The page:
Some folks might argue that 1 gram per pound of body weight a day is excessive. Smart folks might have picked up on the fact that some experts call for 1 gram of protein per kilogram of body weight, not per pound. Others might note that still other experts call for 1 gram per pound of lean body mass, not per pound of whole body weight. Finally, I might actually be criticized for advocating too little protein. Some serious atheletes take more than I'm recommending. So why the 1 gram per pound per day?

First is the issue of protein quality. Nutritionists measure protein quality in terms of biological value (BV). BV is basically your body's ability to digest and use the protein you eat and it varies greatly by source. Here's the second link I found through Google:

Source Protein (g) Biological Value (BV)
Chicken breast 2.8 oz (79 g) 26 79
Tuna 3.0 oz (85 g) 24 83
Egg (1 whole) 6 100
Milk (1%, 1 cup) 8 91
Lean beef 2.5 oz (72 g) 22 80
Lentils (1 cup) 16 50
Red Kidney Beans (1 cup) 15 50
Bread (1 slice) 25 g 2 54
Rice (1 cup) 4 59
Pasta (1 cup) 4 54
Oatmeal (1 cup) 13 55
Whey Isolate -- 159
Whey Concentrate --

104

 

As you can see, different protein sources provide different BV values, showing that not all protein sources are created equal. The protein you get from animal sources tends to be much more useful for your body as compared to plant sources. This has profound implications for your diet, especially if you're vegetarian or vegan.

Notice right away that eggs are the gold standard of whole foods in terms of BV. One egg might only have 6 grams of protein but it is highly potent. Still, in bang-for-your-buck terms, tuna, chicken breast, and lean beef give you more grams of protein per serving and still have high BV values.

So if we're wanting to meet our protein requirements for the day, we would need to eat a lot less of beef, tuna, etc. in terms of volume to get our protein. Vegetarians and vegans will have to consume much more bulk and the quality of the protein is much less. That means they would have to consume that much more to make up for the deficit in quality as well as quantity. I'm not saying it can't be done, especially by lacto-ovo vegetarians. But it makes the diet that much harder in terms of protein requirements.

The problem that BV shows is that not all the protein you consume is the same quality, yet this gets overlooked in absolute values. When people think they're getting 150 grams of protein a day at 150lbs. of body weight, the fact that not all of that protein is equally bio-available doesn't usually enter into the equation. Looking at the chart above, one cup of lentil beans has 15 grams of protein but your body can only absorb half of it because the BV of lentil beans is only 50% So in real terms, you're only getting 7.5 grams of protein from a one cup serving. What happens when you eat 150 grams of protein but your body can't use a certain percentage of it because it isn't digestable enough?

If not all of that protein is equally bio-available then it stands to reason that erring on the side of more rather than little will ensure that a client gets enough quality protein. You might eat 150 grams of protein a day at a body weight of 150lbs. and actually absorb 120 grams because of the varying BV of the different foods you ate that day. For all practical purposes, you just consumed 120 grams for all the good it did you. If so, you'd be deficient for that day. See how this works? Even at the supposedly high rate of 1 gram of protein per pound of body weight, you're still not likely absorbing and using that exact amount. Now what happens when you don't even consume 1 gram per pound a day?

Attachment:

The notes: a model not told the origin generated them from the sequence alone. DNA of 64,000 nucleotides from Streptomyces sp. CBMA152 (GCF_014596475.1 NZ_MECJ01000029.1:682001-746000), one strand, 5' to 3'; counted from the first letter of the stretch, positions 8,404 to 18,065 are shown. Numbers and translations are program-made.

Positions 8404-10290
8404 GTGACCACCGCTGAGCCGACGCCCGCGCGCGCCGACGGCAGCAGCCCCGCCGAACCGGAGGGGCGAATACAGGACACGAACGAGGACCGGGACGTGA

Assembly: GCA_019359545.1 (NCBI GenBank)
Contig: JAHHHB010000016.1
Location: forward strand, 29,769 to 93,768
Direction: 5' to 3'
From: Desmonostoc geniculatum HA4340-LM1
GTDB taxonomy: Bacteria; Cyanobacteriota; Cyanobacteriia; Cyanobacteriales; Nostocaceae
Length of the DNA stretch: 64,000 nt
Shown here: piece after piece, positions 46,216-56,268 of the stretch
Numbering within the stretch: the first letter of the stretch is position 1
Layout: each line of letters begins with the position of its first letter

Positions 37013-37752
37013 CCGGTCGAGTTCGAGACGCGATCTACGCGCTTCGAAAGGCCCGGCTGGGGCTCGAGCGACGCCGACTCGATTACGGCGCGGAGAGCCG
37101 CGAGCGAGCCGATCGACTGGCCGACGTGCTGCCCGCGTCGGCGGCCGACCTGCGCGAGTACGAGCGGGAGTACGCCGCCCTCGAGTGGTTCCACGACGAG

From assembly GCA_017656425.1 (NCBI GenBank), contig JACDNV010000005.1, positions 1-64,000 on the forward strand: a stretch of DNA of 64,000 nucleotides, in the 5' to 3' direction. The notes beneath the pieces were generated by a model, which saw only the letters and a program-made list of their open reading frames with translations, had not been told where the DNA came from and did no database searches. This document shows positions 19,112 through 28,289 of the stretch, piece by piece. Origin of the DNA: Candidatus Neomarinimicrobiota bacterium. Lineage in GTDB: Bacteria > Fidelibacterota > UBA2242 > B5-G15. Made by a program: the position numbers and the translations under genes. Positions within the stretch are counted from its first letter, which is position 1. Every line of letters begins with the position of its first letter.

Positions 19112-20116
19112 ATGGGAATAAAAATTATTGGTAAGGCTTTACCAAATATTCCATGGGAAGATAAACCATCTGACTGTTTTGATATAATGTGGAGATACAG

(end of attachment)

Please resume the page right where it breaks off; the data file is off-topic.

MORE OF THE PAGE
Bascially you run around in a protein deficient state all the time.

The seond major reason I recommend so much protein is that it's as close to a magic bullet in terms of nutrition as we're ever likely to see. Consider that the two most requested fitness goals are fat loss and muscle gain. Despite the disparities in the requirements to meet those two goals, one recommendation unites them: high protein intake.

Starting with the obvious, protein is necessary to support muscle growth in those wishing to gain weight. The body must have the basic building blocks it needs for protein synthesis, otherwise mass can not physcially be built. If you're only consuming what your body needs for maintanence, you can't add mass. You need extra for that in terms of calories and protein.

Ironically, protein also meets the needs of dieters by both supporting the growth of lean muscle tissue and providing excellent satiety -- your feeling full and staisfied from a meal. Increased lean muscle tissue protects your body from injuries as you get fit, allowing you to work out longer and harder and stay injury free. Increased lean tissue also allows you to use heavier weights as you exercise -- greatly increasing your calorie expenditure. you'll burn a heck of a lot more calories swinging a 20kg kettlebell than an 8kg kettlebell.

Satiety is often over-looked but protein is very satisfying when consumed at high quantities and qualities. A big salad before a big steak is a very satisfying meal and eating this way regularly can help you avoid the excess calories you'd get from over-consuming carbohydrates.

Another over-looked factor in protein consumption is that it takes more energy to digest protein than the other macronutrients fat and carbohydrates. 

Here's how it works: